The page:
SB: No, it really is. You get another taste of that on stage, too. Sometimes the lights hit your contacts just the right way. Or when we’re filming The Boulet Brothers’ Dragula or other projects, even Halfway to Halloween, you can’t see anything other than maybe a couple of inches in front of you. It feels like you’re delivering a performance into a void. like into nothing. Yeah. It’s a very interesting mental exercise.

DC: But you have such an incredible list of guest appearances, but I really have to know, what was it like working with Matthew Lillard specifically?

DB: He was so fun. We wrote and directed this one skit for him and you know, I didn’t think about it until I was done writing it and then I thought, “Oh my God, I have to send this to Matthew.” I was like, “There’s no way he is gonna do this” because it’s pretty, um, I’ll say sexually suggested <laugh>.

DC: Oh hell yeah <laugh>.

DB: I just kept picturing Stu from Scream. I was like, “This is perfect. I hope he goes for it.” Then after I sent it, I was talking to David, and I said, “He’s gonna say no, right? There’s no way he’s gonna do it.” And David said, “We’ll see.” And Matthew was like, “Yep, see you tomorrow!” It was awesome <laugh>.

He added a lot to the skit. He is so talented and he brings such charisma to the screen. There are a lot of outtakes that weren’t planned on that we ended up using in the final cut. I would love to work with him again because his talent level is just through the roof.

DC: He’s so talented and he just seems like such a genuine dude.

DB: We talked a little bit on set about aliens. He unexpectedly seemed to be into UFO phenomenon so he kind of went off on that for a little bit, too.

SB: Yeah, Drac, you jumped on that. He also mentioned having a Dungeons and Dragons campaign going, which definitely flicked my ears. I was like, “Wait a minute, do you play DnD, too?” And he was just so bubbly with tons of ad-libbing while we were shooting. His energy was a thousand percent so it carried us through the day and he was great.

DC: Wait, you play DnD, too! What’s your class?

SB: I haven’t played in a long time. I usually run the game.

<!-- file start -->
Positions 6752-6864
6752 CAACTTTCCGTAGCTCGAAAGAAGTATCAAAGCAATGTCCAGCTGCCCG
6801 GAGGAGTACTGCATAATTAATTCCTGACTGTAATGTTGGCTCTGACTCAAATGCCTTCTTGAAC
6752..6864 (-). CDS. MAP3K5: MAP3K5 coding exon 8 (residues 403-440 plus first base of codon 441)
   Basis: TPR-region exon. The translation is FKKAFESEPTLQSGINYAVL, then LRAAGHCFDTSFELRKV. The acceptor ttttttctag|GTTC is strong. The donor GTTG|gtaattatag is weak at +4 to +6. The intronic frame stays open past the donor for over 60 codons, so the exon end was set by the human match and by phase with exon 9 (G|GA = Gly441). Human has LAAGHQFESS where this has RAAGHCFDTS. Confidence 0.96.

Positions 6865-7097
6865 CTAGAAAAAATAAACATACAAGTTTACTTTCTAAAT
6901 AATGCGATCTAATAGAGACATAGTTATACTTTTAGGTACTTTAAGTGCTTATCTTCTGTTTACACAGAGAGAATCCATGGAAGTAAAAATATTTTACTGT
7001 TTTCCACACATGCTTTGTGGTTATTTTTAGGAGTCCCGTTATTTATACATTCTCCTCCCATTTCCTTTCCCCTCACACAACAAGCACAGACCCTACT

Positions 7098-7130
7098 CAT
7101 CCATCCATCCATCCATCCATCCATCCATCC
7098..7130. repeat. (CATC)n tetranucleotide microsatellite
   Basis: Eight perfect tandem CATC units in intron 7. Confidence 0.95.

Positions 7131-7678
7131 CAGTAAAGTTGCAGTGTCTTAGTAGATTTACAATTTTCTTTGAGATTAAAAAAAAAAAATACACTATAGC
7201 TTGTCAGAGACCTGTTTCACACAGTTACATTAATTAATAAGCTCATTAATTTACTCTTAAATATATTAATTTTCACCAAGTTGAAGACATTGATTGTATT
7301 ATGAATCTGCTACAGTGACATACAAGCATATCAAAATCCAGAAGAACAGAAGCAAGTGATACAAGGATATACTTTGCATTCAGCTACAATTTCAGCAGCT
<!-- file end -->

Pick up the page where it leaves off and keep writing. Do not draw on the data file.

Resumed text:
DC: I’d die to listen to a DnD podcast with you guys.

SB: <laugh>. I know there are ones out there like Critical Role. They’re hugely popular.

DC: I love them. Especially if they’re well done, it’s just like listening to a fantasy story.

SB: Oh, nice. If I played it would be some kind of variation of a mage probably. That’s always what it was when I was younger.

DC: Hell yeah. That’s amazing. So before we wrap up, I would just love to hear if there’s a particular skit that you are excited for people to see!

DB: God, there are so many of them. I’ll say Felissa Rose’s, I think will be really fun for people to see. There’s also the Easy Bake Cremation Oven. That’s another good one. <laugh>

SB: One of the first skits, I’m gonna say it’s a riff on a television show that <laugh> everybody is very aware of mixed with the monsters and it’s called Franken Steinfeld. Let that kind of settle in <laugh>

DC: <laugh> I’m so excited for the special and I’m so excited for people to watch it. It sounds like it’s going to be wild and hilarious. I’m just so excited to see The Boulet Brothers go into more fictional spaces.

DB: That’s what we love. That’s the direction we’re headed in general. That’s where this all began. We’re very much into world-building and that’s what really gets us excited: developing characters and stories and fictional situations. Even though people don’t know us for that, that’s really where we spend most of our time. So now I feel like our career is catching up with our interest

DC: Well huge congratulations. I was watching The Boulet Brothers’ Dragula on my laptop on YouTube when it was just starting out and to see you grow into these monumental figures in horror has just been so cool to watch. So congratulations y’all.

SB: Thank you for saying that, but also supporting and finding us back then, too. It was a small but strange little beacon for I think a certain cross-section of people. For example, we were in DC last night and this couple flew in from South America to come to the show because they said, “We saw you on YouTube years ago. We’ve never seen anything like that in our culture. And it made such a huge impact on us. We had to come and see you.” I’m just blown away by things like that and it just reminds me of the importance of having diverse voices in all spaces, including horror because it gave them a little bright light to latch onto. It means a lot.

The Boulet Brothers

The Boulet Brothers’ Halfway To Halloween Special comes to Shudder on April 25!